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About Applied Technologies

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Applied Technologies has been developing hands-on, multimedia courseware for middle and high school students since the late 1980s.  We focus on delivering important content and real-world activities that give students a great understanding of what it's like to work in a particular field.  Read on for more of our story.

1980s

Learning Labs, Inc. logoSince 1967, Learning Labs, Inc. has been selling career and technology training equipment to middle and high schools, community colleges, technical schools, and universities all over the Southeast. In the late 1980s, middle and high school teachers began asking for more than operations manuals for the robots, mills, and lathes they were buying from Learning Labs. They needed step-by-step directions to help guide students in using the equipment but, more importantly, content as well. What was the history of these machines? Who invented them? How are they used in industry? What kind of training and education does one need to be proficient in these technical fields?

1990s

To help provide that content, Learning Labs created the Applied Technologies division. The writers and developers who were hired began developing self-guided introductory units of curriculum that offered not only content, but hands-on, real-world applications using the hardware. Meticulous directions were written to guide students through programming and using the machines.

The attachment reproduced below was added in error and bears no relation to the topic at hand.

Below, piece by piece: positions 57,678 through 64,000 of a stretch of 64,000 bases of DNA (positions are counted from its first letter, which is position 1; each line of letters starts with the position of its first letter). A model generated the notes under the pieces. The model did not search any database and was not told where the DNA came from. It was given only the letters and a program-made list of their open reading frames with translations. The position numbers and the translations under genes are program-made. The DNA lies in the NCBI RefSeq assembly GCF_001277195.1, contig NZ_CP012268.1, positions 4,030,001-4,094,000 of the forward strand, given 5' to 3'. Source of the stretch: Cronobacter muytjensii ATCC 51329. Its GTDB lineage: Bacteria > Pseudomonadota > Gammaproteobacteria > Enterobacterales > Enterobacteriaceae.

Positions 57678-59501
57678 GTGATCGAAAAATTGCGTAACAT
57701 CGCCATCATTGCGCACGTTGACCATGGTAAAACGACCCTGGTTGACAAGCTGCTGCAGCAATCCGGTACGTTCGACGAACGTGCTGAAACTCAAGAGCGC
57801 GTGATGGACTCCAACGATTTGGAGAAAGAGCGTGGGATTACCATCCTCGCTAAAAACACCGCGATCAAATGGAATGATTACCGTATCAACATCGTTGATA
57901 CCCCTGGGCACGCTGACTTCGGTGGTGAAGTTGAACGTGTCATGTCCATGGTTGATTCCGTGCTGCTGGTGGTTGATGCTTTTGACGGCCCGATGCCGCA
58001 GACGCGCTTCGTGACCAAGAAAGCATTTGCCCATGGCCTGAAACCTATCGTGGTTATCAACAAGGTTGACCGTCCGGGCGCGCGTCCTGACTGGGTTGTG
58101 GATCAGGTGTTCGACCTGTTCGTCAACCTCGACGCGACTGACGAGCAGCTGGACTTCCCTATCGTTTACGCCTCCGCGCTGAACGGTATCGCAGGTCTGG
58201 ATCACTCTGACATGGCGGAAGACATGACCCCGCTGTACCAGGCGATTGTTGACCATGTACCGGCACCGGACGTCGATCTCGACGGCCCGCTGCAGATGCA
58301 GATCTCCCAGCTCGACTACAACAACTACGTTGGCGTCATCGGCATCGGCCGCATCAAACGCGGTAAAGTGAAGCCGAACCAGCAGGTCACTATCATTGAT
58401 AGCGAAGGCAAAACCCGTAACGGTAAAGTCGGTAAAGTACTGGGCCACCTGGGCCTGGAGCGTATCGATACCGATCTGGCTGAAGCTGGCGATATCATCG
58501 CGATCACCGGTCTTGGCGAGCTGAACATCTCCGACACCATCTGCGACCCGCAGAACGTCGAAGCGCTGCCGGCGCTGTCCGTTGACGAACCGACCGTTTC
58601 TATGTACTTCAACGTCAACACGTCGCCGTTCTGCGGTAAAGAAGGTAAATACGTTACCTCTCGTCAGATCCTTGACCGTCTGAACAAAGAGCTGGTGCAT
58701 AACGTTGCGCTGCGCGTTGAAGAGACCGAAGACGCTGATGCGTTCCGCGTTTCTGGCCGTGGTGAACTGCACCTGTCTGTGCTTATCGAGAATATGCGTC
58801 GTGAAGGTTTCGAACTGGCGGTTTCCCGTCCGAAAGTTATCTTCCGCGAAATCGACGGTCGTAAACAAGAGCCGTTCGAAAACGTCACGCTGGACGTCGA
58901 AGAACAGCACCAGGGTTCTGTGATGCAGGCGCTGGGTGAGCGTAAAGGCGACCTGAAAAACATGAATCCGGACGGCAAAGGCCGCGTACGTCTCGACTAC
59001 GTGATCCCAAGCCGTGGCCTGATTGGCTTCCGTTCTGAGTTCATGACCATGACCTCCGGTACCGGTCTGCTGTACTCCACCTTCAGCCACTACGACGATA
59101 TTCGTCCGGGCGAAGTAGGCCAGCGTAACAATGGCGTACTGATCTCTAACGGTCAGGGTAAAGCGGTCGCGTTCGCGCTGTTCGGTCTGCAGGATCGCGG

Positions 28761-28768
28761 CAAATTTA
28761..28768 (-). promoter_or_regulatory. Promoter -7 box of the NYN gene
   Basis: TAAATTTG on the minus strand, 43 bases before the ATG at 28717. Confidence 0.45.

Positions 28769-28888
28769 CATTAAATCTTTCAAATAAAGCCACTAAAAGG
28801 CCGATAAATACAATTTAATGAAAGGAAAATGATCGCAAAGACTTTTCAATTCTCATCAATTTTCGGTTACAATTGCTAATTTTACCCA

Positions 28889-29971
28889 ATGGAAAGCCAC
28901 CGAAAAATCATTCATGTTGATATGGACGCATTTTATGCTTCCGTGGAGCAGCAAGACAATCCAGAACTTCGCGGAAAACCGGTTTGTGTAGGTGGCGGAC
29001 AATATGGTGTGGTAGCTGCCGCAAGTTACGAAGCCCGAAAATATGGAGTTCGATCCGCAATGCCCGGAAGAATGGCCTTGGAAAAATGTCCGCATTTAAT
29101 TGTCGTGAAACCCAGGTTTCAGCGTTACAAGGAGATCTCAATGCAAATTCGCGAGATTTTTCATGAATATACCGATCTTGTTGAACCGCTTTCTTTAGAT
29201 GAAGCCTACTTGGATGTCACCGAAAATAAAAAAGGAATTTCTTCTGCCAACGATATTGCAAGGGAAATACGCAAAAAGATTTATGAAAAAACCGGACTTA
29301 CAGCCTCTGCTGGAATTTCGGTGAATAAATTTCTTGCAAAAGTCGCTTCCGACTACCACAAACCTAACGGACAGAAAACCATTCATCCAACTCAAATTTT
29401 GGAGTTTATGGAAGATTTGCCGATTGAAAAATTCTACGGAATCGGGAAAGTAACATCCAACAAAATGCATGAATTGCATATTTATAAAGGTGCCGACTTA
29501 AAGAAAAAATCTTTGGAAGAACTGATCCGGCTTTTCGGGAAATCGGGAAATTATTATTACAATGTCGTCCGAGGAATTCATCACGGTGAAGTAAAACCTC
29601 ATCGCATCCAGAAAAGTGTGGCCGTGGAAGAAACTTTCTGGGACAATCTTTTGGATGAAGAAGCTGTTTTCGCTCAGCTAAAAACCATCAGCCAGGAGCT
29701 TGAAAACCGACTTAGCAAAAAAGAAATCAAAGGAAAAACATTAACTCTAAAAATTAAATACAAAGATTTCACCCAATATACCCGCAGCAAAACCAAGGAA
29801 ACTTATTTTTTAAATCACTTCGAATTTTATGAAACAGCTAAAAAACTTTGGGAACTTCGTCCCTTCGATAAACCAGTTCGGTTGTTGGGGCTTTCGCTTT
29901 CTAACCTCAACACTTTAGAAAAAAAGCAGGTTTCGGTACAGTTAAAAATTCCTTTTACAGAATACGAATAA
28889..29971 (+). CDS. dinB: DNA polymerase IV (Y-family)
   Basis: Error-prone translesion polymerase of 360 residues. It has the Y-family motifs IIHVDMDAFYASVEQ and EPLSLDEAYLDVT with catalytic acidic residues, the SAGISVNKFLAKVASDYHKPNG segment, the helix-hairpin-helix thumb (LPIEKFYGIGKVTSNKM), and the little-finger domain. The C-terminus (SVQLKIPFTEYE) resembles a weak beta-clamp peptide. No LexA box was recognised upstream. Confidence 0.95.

Our writers understood there could be few assumptions in the content—including basic computer knowledge (remember, this was the mid-1990s). We were very cognizant that the units we were developing were intended to give middle and high school students an idea of what kinds of things someone in a particular field might do on a day-to-day basis. And more importantly, we were giving kids the opportunity to try some of those things (like machining a part with a CNC mill or programming a robot to pick up an item and place it elsewhere). This way, students were getting more than a theoretical taste of what it’s like to be in a particular industry—they were actually doing it!

By the mid 1990s, we had developed a significant library of content, covering such topics as

  • aerospace

  • graphic communications

  • meteorology and weather

  • aviation

  • animation

  • electricity/electronics

  • precision measuring

  • video editing

  • engineering

  • mechanisms

  • robotics

  • pneumatics

  • CAD

  • aerodynamics

  • mechanisms

  • photo manipulation

States outside of the Southeast got wind of these units of instruction and wanted to buy them too. Therefore, we began establishing relationships with educational sales organizations across the country to sell their products.

But we were not only busy developing courseware, we were also manufacturing 6-foot long wind tunnels, structural testers capable of applying 300 pounds of pressure, CO2 racetracks, and more. Additionally, in 1996, we developed Media Cruiser, a multimedia content delivery software package, as well as Carousel Plus, a lab management system designed specifically for modular/rotational technology labs.